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Palestinians give up on legal building route - UN

Bilal Jaber stands in front of his house in Beqaa. He is concerned his home will be destroyed and he cannot afford to build a new one.
(Shabtai Gold/IRIN)

Palestinians living in Area C of the West Bank, under Israeli control, have given up on obtaining construction permits from the authorities and instead build without them, leaving 3,000 structures in the territory under constant threat of demolition, according to a UN report.

[Read this report in Arabic]

"Over 94 percent of [Palestinian] applications for building permits in Area C, submitted to the Israeli authorities by Palestinians between January 2000 and September 2007, were denied," the UN Office for the Coordination of Humanitarian Affairs (OCHA) report, 'Lack of Permit' Demolitions and Resultant Displacement in Area C, stated.

In the first quarter of 2008, 124 Palestinian structures were destroyed by the Israeli authorities for not having a permit; in all of 2007, some 208 structures were demolished. Between 2000 and September 2007 about 1,600 structures were destroyed, the report stated.

However, Major Peter Lerner from the Israeli Coordinator of the Government Activities in the Territories (a division of the Ministry of Defense), said: "In the last two years we've approved 13 master plans for villages in Area C and another 14 are in process", explaining that this meant fewer house demolitions would take place and more building would be able to go ahead.

According to the Oslo Accords signed between Israel and the Palestine Liberation Organisation in the 1990s, the occupied Palestinian territory was divided into three categories: Area A was supposed to be under complete Palestinian control, Area B was split and Area C, comprising more than half of the West Bank, remained under Israeli control.

"Area C is under Israeli responsibility, as the majority of the [Palestinian] population do not live there," said Lerner.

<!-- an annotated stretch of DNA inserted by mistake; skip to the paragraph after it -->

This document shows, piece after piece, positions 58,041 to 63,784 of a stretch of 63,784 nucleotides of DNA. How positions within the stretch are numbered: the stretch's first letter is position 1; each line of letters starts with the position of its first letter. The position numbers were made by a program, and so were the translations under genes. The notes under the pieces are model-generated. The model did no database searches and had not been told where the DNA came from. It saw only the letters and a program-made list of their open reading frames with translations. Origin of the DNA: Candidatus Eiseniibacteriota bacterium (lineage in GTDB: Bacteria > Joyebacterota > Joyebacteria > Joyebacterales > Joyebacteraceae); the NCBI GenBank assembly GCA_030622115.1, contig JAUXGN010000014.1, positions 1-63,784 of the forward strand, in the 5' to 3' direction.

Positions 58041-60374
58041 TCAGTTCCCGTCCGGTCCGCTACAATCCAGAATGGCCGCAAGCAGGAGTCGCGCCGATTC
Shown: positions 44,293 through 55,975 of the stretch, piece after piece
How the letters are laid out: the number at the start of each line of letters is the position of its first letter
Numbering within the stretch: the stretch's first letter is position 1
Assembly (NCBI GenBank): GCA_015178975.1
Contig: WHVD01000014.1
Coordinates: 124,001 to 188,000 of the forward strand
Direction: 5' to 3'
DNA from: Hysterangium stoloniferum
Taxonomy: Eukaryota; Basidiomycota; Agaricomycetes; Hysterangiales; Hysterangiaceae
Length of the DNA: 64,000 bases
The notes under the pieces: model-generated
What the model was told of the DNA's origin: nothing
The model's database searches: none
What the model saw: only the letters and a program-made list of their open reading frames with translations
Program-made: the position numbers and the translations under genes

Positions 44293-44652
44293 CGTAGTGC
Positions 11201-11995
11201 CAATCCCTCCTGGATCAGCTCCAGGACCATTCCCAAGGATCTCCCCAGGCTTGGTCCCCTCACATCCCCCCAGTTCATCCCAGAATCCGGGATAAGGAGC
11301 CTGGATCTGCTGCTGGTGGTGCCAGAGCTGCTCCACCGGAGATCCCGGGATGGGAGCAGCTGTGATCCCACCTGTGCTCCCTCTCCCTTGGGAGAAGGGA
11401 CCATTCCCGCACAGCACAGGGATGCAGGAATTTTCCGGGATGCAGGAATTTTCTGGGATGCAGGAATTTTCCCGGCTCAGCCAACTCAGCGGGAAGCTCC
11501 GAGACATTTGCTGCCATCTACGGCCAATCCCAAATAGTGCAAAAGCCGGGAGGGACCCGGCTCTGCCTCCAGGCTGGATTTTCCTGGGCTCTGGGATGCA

The majority of Palestinians live in Areas A and B.

It is in Area C that the demolitions continue today, with more than 400 Palestinian communities in that section. According to OCHA, over 200,000 people are affected by the Area C policies.

Children affected by demolitions

Children are particularly affected by the demolitions. According to a forthcoming survey by the Palestinian Counseling Center, demolitions lead to gaps in children's access to education, health services and clean water.

Their schooling suffers and can lead to dropouts, the OCHA report stated.

Photo: Shabtai Gold/IRIN
Salem Jabar, 85, received an order to stop building his house

"Even though demolition is a single event, its impact is similar to multiple and continuous traumas," it said.

During a recent press conference in Jerusalem, Tony Blair, the envoy of the Quartet - the Middle East international body made up of the US, EU, Russia and the UN - said he was working with the Israeli authorities on issues such as home demolitions in Area C.

In general, Blair has stressed the importance of developing Area C for the future Palestinian state supported by the Quartet.

Area C not only connects the main population centres in the other two areas, but would also serve as the site for many needed projects, including waste-water treatment.

However, Area C is also home to the majority of Israeli settlements.

"While Palestinian development in Area C has been impeded, the expansion and development of Israeli settlements and other Israeli infrastructure has flourished ... despite these settlements' status as illegal under international humanitarian law," OCHA said.

The report added that "Palestinian residential areas already have a population density double to that in the Israeli settlements.


This article was produced by IRIN News while it was part of the United Nations Office for the Coordination of Humanitarian Affairs. Please send queries on copyright or liability to the UN. For more information: https://shop.un.org/rights-permissions

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